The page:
From: Peter Dimov (pdimov_at_[hidden])
Date: 2007-03-23 12:53:46
Anthony Williams wrote:
> "Peter Dimov" <pdimov_at_[hidden]> writes:
>> On x86 all loads already have acquire semantics by default, and all
>> stores have release semantics.
> Not according to the intel specs. 25366818.pdf (IA32 software
> developers manual volume 3A), section 7.7.2:
> "1. Reads can be carried out speculatively and in any order."
> This means that loads cannot have acquire semantics as they can be
> reordered with respect to other reads. You need a fence or other
> serializing instruction to stop this reordering.
> This only happens on P4, Xeon and P6 processors --- Pentium and 486
> CPUs don't do out-of-order reads.
Physical reads are carried out speculatively and out of order, but they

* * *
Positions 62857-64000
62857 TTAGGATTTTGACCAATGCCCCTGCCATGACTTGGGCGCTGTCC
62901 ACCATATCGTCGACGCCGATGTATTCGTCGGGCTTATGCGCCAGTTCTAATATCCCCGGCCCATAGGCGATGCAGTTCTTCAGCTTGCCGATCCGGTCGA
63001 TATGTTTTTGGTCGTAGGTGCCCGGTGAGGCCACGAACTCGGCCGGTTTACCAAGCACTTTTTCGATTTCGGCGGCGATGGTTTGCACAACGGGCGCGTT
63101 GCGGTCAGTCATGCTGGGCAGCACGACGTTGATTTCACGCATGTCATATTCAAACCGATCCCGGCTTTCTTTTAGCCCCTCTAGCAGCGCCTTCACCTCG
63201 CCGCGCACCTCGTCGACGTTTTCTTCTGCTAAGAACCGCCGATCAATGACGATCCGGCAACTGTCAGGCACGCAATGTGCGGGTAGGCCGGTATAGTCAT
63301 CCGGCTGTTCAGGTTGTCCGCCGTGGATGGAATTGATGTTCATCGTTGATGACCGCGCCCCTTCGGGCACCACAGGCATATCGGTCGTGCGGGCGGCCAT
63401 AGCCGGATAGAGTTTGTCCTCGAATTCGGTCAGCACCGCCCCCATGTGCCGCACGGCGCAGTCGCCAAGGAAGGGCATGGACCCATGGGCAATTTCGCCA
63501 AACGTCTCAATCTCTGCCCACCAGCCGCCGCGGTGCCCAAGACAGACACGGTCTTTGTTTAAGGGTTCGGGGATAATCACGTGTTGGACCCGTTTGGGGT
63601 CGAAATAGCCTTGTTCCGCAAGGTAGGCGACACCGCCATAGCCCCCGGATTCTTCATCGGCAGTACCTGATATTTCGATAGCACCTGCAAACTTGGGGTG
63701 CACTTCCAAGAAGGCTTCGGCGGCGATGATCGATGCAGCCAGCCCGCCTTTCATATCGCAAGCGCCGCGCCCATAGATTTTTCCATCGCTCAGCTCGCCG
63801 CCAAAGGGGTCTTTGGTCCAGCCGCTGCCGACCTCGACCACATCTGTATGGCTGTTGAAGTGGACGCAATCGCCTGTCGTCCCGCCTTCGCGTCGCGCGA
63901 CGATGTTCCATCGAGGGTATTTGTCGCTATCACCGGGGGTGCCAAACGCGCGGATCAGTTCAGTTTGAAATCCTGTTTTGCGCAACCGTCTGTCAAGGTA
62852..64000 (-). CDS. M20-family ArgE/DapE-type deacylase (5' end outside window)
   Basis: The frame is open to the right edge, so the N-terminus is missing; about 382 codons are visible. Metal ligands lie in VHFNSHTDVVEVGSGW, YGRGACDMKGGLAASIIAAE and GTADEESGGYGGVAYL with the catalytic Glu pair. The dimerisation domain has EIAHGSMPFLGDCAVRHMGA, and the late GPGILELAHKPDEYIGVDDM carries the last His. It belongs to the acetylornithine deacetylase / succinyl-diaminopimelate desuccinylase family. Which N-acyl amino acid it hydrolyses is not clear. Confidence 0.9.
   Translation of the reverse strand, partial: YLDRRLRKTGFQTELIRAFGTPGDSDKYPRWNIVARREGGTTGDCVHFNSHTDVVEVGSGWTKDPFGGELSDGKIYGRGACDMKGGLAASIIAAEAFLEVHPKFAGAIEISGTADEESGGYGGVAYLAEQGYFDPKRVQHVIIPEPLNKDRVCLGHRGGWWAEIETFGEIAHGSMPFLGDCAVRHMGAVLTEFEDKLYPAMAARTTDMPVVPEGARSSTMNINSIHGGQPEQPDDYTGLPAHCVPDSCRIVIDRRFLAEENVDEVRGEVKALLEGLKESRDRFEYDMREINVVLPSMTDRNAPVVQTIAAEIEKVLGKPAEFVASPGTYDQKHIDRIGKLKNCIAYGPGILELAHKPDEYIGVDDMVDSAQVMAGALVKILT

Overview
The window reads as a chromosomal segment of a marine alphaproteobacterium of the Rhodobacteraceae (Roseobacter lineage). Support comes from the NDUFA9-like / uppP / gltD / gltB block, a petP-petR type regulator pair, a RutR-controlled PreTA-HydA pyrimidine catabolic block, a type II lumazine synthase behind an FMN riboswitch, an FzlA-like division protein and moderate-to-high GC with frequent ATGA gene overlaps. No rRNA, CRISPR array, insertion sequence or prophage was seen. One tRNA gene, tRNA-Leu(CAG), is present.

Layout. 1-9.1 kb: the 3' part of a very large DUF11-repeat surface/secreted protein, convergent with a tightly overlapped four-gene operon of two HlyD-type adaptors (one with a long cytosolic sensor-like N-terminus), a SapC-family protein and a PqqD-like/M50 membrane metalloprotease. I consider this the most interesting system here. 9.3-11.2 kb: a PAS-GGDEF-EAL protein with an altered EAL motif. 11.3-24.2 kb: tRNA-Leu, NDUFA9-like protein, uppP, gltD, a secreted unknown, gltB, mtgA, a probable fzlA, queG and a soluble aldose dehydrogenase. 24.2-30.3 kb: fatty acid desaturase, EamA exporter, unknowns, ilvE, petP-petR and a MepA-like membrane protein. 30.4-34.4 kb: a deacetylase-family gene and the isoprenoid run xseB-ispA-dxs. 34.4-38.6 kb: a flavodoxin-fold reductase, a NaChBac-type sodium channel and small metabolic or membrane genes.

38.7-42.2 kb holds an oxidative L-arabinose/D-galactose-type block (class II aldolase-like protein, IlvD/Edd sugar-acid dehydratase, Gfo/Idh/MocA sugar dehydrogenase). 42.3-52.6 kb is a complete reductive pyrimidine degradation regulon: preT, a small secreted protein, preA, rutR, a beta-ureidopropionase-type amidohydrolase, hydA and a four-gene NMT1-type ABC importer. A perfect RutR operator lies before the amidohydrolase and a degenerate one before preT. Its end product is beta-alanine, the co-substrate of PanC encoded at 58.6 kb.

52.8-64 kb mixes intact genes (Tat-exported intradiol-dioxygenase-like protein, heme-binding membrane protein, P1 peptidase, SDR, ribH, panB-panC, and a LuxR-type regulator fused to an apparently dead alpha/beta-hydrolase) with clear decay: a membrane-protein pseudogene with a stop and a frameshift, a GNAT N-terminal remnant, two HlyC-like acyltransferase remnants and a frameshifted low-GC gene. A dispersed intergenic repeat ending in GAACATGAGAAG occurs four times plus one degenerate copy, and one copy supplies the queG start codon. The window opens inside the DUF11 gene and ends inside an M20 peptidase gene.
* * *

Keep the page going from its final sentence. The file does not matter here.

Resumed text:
still have acquire semantics from the program's point of view. The CPU has a
unit that watches for load-acquire violations and discards the speculatively
read value if such a violation is detected. This is a recurring topic in
c.p.t and comp.arch, I believe, mostly because the Intel and AMD specs
aren't clear. Alexander likes to cite the IA64 specs where it is stated that
ld.acq and st.rel produce the equivalent of the x86 memory model.
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